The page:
Here are some useful options:

other optionsdescription
difffolded.pl -nThis option will normalize the data in the two profile files so that they can match each other. If you don't do this, the statistics of all the stacks grabbed will definitely be different, because the grabbing time and CPU load are different. In this case, it looks either red (increased load) or blue (decreased load). The -n option balances the first profile file, so you can get a complete red/blue map
difffolded.pl -xThis option will delete the hexadecimal address. The profiler often fails to convert the address to a symbol, so there will be a hexadecimal address in the stack. If this address is different in the two profile files, the two stacks will be considered different stacks, but in fact they are the same. If you encounter such a problem, use the -x option to fix it
flamegraph.pl --negateUsed to reverse the red/blue color scheme. In the following chapters, this function will be used

4.4 Shortcomings


Although the red/blue differential flame diagram is useful, there is actually a problem: if a code execution path disappears completely, then there is no place to mark blue in the flame diagram. You can only see the current one

CPU
Usage, and don't know why it becomes like this.

One way is to reverse the order of comparison and draw an opposite differential flame diagram. For example:

The flame diagram above is based on before modification

profile
The file is the benchmark, and the color expresses what is going to happen. The part highlighted in blue on the right shows the modified
CPU Idle
Consumed
CPU
Time will be less. (Actually, usually
cpuidle
To filter out, use the command line
grep -v cpuidle
)

In the figure, the disappeared code is also highlighted (or it should be said that it is not highlighted), because the compression function was not enabled before the modification, so it did not appear before the modification

profile
The file is gone, and there is no part marked in red.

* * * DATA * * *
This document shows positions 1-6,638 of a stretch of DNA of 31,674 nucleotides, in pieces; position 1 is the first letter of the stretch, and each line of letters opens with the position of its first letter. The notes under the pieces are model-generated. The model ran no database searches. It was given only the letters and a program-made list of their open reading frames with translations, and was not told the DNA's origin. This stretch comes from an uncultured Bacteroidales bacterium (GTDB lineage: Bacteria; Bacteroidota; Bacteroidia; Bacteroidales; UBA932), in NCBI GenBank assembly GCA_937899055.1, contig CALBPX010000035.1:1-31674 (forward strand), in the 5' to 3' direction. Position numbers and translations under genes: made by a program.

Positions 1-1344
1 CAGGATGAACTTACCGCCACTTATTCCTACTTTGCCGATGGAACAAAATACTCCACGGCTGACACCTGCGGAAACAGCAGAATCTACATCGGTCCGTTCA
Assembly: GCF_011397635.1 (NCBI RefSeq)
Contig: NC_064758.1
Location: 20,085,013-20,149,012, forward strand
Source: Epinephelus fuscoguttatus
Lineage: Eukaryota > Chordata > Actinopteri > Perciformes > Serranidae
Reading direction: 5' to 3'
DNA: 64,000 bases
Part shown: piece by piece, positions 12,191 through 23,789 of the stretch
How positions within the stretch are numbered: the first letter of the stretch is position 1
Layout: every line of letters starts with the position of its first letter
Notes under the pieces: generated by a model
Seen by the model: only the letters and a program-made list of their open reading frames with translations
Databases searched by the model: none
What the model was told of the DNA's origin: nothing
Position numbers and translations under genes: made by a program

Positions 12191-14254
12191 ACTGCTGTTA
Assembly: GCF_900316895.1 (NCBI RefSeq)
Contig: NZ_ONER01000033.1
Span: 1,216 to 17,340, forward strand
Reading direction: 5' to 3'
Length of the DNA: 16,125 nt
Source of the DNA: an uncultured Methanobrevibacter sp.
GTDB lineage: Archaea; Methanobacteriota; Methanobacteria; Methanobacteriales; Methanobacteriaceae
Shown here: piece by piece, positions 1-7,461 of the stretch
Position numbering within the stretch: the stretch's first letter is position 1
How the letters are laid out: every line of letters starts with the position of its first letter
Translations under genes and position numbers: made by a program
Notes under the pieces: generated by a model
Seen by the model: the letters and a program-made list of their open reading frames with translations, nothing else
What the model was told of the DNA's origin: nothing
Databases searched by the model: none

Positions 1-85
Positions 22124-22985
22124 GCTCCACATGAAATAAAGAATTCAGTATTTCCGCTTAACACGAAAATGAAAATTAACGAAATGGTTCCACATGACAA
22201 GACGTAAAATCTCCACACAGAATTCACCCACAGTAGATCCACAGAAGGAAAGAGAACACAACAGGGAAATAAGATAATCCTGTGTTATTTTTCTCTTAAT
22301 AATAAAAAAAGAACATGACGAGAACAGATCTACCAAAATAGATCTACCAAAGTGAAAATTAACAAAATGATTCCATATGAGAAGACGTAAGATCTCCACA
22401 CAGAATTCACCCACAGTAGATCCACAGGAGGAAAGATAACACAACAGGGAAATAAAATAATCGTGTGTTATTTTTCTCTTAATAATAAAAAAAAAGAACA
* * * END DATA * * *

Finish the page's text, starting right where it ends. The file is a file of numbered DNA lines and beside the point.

The following is the corresponding command line:

./difffolded.pl out.folded2 out.folded1 | ./flamegraph.pl --negate> diff1.svg copy the code

In this way, the previous generation

diff2.svg
Using them together, we can get:

Flame graph informationdescription
diff1.svgThe width is based on the profile file before modification, and the color indicates what will happen
diff2.svgThe width is based on the modified profile file, and the color indicates what has happened

If you are doing a functional verification test, I will generate these two images at the same time.

4.5 CPI flame graph


These scripts were initially used in the analysis of the CPI flame chart . Compare the before and after modification

profile
The file is different, in the analysis
CPI
When the flame graph, it can be analyzed
CPU
The difference between the working cycle and the pause cycle changes, which can highlight the working status of the CPU.

4.6 Other differential flame diagrams


There are other people who have done similar work. Robert Mustacchi also made some attempts not long ago . The method he used is similar to the color code style during code inspection: only the differences are shown, and red indicates the new (rising) code. Path, blue indicates the code path for deletion (descent). A key difference is that the width of the stack frame only reflects the number of different samples. An example is on the right. This is a very good idea, but it feels a bit strange in actual use, because the context of the complete profile file is missing as a background, this picture is a bit difficult to understand.

Cor-Paul Bezemer also created a differential display method flamegraphdiff . He puts 3 flame graphs in the same graph at the same time, one for each standard flame graph before and after the modification, and a differential flame graph is added below, but the stack frame width It is also the number of samples of the difference. The figure above is an example . Move the mouse to the stack frame in the difference graph, the same stack frame in the three graphs will be highlighted. This method adds two standard flame diagrams, so the context problem is solved.

The difference flame diagrams of the three of us all have their own strengths. The three can be used in combination: the two images above in the Cor-Paul method can use my diff1.svg and diff2.svg. The flame diagram below can use Robert's way. To maintain consistency, I can use my coloring method for the flame map below: blue->white->red.

The flame map is spreading widely, and now many companies are using it. If you know of other ways to implement differential flame graphs, I wouldn't be surprised. (Please tell me in the comments)

4.7 Summary


If you have a performance regression problem, the red/blue differential flame graph is the fastest way to find the root cause. In this way, two ordinary flame pictures were captured, and then compared, and the differences were color-coded: red means rising, blue means falling. The differential flame graph is based on the current ("modified") profile file, and the shape and size remain unchanged. Therefore, you can intuitively find the difference through the difference in color, and you can see why there is such a difference.

The differential flame graph can be applied to the daily construction of the project, so that the performance regression problem can be discovered and corrected in time.

via: www.brendangregg.com/blog/2014-1...

5 Reference


Use linux perf tool to generate java program flame diagram

Use perf to generate Flame Graph (flame graph)

The site of the great god brendangregg